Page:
Long before our Sun began to form, stars were dying in our part of the galaxy. One of them exploded as a supernova. The catastrophe created minute grains of dust and the force of the explosion blasted through a nearby cloud of gas and dust. That action seeded the cloud with “alien” materials from the dead star. The shock wave from the supernova also caused the cloud to collapse in on itself to create the Sun. The “leftovers” of the cloud became the planets, moons, rings, comets, and asteroids of our solar system.
Asteroid 162173 Ryugu contains grains of that ancient material from the long-gone star. The Japanese Hayabusa2 mission explored Ryugu and returned samples of those dust grains for scientists to analyze. They provide hints about that star and what conditions were like before the Sun was born.
Ancient stardust isn’t a surprise to astronomers. It exists in primitive extraterrestrial grains. Through chemical analysis, astronomers can figure out when they formed as a star aged and died. Most of them are oxygen-rich silicates or oxides or carbon-enriched grains. The silicates are somewhat rare. That’s because chemical weathering or other processes on an asteroid (or on Earth) destroy them. So, if they’re found at all, they’re usually in a sheltered portion of an asteroid.
Carnegie scientists Jens Barosch and Larry Nittler worked with the Hayabusa2 Initial Analysis Team to determine the chemical makeup of the grains. They published their results in a recent paper in Nature Letters. It describes the dust grains and what they mean for our understanding of pre-solar system events. Essentially, the team did a series of microanalytical tests on the Hayabusa2 samples. Then they compared the results with similar tests done on carbonaceous chondrites (primitive meteorites) found here on Earth.
Asteroid Samples Provide Clues to Ancient History
The team detected samples of “pre-solar grains” in the Ryugu materials, including carbonaceous grains. There was also a surprise. Bits of the samples were fragile silicate material, which provides a clue to their formation and to conditions they experienced on the asteroid.
On the left is a secondary electron image of a Ryugu particle pressed into gold foil in which two silicon carbide presolar grains were detected, as indicated by white arrows on the center and left images. Courtesy Jens Barosch.
“Different types of presolar grains originated from different types of stars and stellar processes, which we can identify from their isotopic signatures,” Barosch explained. (Isotopes are versions of elements with the same number of protons, but a different number of neutrons. Their presence in the dust samples give hints about when they formed and stellar activity occurring at the time.) “The opportunity to identify and study these grains in the lab can help us understand the astrophysical phenomena that shaped our Solar System, as well as other cosmic objects.”
Scientists sort presolar grains into groups that link them to the types of stars that created them. Many grains with oxygen isotopes likely formed in the winds of asymptotic giant branch (AGB) stars with different masses and/or metallicities. They could also form in supernovae. Silicate grains come from various sources: AGB stars ejecta of novae or supernovae. Presolar graphite grains probably come from AGB stars and supernovae.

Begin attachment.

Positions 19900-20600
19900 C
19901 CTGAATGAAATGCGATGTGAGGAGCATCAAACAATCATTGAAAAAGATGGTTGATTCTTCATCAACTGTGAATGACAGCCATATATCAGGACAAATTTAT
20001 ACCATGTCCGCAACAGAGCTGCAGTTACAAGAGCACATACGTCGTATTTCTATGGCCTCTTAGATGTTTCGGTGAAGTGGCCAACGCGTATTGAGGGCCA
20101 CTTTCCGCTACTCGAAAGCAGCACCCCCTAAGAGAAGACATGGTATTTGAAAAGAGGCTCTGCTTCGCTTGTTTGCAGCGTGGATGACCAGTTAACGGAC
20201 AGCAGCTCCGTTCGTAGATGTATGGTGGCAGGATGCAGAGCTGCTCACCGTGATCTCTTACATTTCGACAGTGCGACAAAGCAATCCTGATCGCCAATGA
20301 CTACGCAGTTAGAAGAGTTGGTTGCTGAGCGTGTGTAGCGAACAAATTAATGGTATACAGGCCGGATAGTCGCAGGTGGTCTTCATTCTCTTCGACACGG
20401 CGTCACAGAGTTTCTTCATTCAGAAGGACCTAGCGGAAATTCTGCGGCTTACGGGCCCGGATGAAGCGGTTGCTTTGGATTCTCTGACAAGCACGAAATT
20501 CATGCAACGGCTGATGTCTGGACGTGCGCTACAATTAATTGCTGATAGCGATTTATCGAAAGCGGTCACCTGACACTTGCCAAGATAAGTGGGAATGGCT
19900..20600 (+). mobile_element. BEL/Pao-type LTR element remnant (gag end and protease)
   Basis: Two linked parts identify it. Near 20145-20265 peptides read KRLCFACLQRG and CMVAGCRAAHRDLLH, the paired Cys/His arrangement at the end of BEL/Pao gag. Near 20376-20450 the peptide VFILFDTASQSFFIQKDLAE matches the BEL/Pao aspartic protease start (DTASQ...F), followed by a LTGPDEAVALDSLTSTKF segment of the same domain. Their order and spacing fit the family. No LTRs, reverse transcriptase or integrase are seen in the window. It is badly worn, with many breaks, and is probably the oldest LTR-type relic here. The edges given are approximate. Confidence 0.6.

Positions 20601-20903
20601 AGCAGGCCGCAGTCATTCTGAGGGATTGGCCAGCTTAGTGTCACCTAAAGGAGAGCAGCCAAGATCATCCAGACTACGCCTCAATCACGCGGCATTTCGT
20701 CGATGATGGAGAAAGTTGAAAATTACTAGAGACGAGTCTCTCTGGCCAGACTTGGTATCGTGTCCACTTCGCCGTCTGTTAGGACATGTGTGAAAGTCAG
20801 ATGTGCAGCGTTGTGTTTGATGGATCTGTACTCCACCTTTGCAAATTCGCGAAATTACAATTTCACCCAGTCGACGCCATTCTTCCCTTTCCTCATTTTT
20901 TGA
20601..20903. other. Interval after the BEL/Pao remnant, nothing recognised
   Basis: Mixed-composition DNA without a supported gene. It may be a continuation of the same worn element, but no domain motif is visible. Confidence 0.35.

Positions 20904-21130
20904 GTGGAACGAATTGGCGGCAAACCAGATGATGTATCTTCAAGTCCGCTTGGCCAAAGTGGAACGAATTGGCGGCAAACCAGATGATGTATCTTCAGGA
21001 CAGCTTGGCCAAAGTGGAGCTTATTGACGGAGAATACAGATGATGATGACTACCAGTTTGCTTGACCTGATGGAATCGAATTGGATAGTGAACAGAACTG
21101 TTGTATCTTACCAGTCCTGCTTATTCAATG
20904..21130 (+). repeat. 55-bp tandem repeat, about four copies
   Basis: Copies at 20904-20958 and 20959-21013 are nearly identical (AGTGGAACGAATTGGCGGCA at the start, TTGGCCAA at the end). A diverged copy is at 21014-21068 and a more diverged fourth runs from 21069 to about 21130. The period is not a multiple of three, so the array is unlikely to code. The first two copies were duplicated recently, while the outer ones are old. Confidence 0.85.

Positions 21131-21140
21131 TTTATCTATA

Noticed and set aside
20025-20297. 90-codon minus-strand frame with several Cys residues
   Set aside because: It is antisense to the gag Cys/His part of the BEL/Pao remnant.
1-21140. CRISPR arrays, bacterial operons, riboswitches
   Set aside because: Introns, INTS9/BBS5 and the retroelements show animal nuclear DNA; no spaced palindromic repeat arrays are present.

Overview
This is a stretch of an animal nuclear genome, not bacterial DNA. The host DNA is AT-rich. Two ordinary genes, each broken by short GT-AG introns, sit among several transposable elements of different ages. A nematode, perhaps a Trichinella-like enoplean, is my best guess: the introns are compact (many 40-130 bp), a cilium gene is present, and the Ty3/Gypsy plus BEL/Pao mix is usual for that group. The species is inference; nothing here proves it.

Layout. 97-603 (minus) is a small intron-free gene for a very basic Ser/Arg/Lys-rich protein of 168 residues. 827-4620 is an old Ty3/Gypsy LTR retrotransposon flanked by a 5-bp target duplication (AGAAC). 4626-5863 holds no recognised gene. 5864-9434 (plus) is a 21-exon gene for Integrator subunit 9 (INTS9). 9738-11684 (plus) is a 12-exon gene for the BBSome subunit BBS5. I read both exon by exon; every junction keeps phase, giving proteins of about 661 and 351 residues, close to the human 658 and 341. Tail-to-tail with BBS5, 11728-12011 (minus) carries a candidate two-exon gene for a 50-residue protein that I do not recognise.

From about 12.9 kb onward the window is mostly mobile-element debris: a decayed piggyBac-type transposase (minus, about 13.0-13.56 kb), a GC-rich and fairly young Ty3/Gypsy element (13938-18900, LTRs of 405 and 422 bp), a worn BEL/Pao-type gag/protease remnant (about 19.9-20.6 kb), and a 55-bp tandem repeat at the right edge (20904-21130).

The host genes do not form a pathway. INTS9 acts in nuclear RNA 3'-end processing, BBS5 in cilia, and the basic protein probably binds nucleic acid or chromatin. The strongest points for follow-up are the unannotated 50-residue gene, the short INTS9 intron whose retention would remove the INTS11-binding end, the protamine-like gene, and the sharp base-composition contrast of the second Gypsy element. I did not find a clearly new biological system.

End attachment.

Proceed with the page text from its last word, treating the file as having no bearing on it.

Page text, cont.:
Artistic impression of a star going supernova, casting its chemically enriched contents into the universe. An event like this not only creates dust grains but spreads through nearby space, where they can get swept up in star and planet formation processes. Credit: NASA/Swift/Skyworks Digital/Dana Berry
“The compositions and abundances of the presolar grains we found in the Ryugu samples are similar to what we’ve previously found in carbonaceous chondrites,” explained Nittler. “This gives us a more complete picture of our solar system’s formative processes that can inform models and future experiments on Hayabusa2 samples, as well as other meteorites.”
Ryugu is a near-Earth asteroid about 1 kilometer in diameter, discovered in 1999. It’s a potentially hazardous asteroid in the Apollo group. Ryugu orbits the Sun once every 16 months and its path intersects Earth’s. At its closest, it can get as close as a quarter of the Moon’s distance from our planet.
This asteroid is also a perfect candidate to help scientists understand the pre-solar nebula and the history of asteroids. It’s part of an asteroid family left over from the collision of two larger objects. That event sent shards spinning through space. Scientists suspect that its larger parent body had internal heating. Ryugu is round, but with a bulge at its equator, and its surface is covered with boulders. Some have even suggested that it’s a dead comet.
Hayabusa 2 went to Ryugu to sample its surface. Based on what the spacecraft found, scientists now classify Ryugu as an orbiting rubble pile. That means it’s loosely bound together and its volume is at least “half empty”. The surface is quite porous and has 77 impact craters. Ryugu created a new small one when it injected a small copper mass into the ground to study subsurface materials.
Other highlights of the mission include the deployment of a small surface rover called MASCOT. Three were three other rovers went to explore different parts of the surface (although one failed). The surface sample retrieval part of the mission ended in February 2019, and later that year Hayabusa2 began its journey back to Earth with its precious eons-old samples for study. Detailed studies of the materials revealed more than the presence of alien dust grains. There are also tantalizing hints of amino acids (life’s building blocks) in the asteroid’s regolith.
For More Information
Dust Grains Older Than Our Sun Found In Asteroid Ryugu Samples
Presolar Stardust in Asteroid Ryugu
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